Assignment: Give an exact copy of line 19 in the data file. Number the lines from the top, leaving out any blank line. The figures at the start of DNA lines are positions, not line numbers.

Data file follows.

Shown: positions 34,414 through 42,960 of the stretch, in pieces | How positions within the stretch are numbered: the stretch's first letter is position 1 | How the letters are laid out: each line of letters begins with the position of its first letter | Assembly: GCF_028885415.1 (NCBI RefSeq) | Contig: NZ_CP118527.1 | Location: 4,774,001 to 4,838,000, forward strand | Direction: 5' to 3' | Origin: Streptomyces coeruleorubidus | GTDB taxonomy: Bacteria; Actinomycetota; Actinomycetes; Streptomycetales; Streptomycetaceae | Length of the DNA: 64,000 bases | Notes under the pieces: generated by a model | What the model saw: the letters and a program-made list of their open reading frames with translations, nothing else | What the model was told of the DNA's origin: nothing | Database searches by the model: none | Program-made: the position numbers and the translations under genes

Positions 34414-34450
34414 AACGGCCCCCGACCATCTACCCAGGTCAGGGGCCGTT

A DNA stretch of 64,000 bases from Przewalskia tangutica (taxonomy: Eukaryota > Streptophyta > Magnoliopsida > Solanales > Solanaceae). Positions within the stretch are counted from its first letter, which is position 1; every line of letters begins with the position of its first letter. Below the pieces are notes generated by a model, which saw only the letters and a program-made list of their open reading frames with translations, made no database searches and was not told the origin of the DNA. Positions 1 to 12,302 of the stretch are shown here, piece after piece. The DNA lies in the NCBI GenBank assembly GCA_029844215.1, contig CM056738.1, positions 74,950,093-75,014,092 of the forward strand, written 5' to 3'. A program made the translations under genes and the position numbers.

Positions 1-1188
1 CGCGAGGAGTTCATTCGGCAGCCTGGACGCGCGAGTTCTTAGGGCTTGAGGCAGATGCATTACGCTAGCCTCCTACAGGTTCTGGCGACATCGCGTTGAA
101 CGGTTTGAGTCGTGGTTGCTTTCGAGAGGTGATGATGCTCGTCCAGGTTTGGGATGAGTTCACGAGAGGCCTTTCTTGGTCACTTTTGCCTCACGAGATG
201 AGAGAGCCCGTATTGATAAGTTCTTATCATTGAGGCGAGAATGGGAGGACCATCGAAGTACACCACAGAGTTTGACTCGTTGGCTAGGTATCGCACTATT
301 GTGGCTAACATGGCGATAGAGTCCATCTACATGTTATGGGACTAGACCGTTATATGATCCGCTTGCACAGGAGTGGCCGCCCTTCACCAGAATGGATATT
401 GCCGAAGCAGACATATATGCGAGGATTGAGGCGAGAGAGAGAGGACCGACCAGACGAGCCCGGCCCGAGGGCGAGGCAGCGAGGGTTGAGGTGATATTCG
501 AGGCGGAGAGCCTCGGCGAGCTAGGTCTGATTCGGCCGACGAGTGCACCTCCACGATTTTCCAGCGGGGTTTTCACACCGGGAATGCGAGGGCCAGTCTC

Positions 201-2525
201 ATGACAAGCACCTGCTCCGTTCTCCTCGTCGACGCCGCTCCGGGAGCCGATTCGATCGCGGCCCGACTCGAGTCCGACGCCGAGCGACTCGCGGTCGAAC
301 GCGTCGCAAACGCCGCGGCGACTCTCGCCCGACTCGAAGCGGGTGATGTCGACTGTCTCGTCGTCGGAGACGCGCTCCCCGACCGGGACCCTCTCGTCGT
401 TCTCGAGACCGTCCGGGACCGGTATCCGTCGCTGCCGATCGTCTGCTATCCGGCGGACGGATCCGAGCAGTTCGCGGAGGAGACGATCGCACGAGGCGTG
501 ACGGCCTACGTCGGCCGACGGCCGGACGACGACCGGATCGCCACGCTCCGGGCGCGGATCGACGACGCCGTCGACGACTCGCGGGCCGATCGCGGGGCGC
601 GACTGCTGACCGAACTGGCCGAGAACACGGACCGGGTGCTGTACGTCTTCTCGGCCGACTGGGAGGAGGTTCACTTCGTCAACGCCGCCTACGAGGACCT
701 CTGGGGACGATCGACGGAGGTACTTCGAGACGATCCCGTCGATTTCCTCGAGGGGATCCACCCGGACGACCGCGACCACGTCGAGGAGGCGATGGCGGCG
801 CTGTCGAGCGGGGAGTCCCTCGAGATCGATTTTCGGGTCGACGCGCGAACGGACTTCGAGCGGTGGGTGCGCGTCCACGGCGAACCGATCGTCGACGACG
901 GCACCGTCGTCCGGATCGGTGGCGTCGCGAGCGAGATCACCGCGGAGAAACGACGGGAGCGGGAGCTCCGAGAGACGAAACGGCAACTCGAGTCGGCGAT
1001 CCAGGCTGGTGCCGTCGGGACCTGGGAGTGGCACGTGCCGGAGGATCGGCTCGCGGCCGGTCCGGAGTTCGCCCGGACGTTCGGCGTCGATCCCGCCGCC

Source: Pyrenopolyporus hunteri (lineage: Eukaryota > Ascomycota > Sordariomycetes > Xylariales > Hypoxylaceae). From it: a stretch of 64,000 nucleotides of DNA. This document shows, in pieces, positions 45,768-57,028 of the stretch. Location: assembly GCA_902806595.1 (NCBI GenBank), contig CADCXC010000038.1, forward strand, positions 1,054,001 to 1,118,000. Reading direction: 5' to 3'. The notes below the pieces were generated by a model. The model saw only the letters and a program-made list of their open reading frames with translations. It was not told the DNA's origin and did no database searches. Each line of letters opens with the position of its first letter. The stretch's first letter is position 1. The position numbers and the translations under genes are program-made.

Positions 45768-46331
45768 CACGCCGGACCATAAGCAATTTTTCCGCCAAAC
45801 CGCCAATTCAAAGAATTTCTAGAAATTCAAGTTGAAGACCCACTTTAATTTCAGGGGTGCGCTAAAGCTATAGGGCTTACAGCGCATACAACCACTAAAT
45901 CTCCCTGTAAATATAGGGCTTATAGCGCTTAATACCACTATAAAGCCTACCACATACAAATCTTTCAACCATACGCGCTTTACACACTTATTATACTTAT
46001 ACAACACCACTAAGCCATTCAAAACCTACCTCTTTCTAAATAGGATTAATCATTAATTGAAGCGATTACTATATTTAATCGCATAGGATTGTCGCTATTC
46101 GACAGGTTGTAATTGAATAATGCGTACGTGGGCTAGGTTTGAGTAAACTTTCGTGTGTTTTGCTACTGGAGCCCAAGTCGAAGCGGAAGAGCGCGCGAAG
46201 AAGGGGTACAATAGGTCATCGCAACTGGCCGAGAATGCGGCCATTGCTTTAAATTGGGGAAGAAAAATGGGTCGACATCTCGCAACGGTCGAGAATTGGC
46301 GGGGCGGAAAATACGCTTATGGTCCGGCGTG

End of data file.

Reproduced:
801 CTGTCGAGCGGGGAGTCCCTCGAGATCGATTTTCGGGTCGACGCGCGAACGGACTTCGAGCGGTGGGTGCGCGTCCACGGCGAACCGATCGTCGACGACG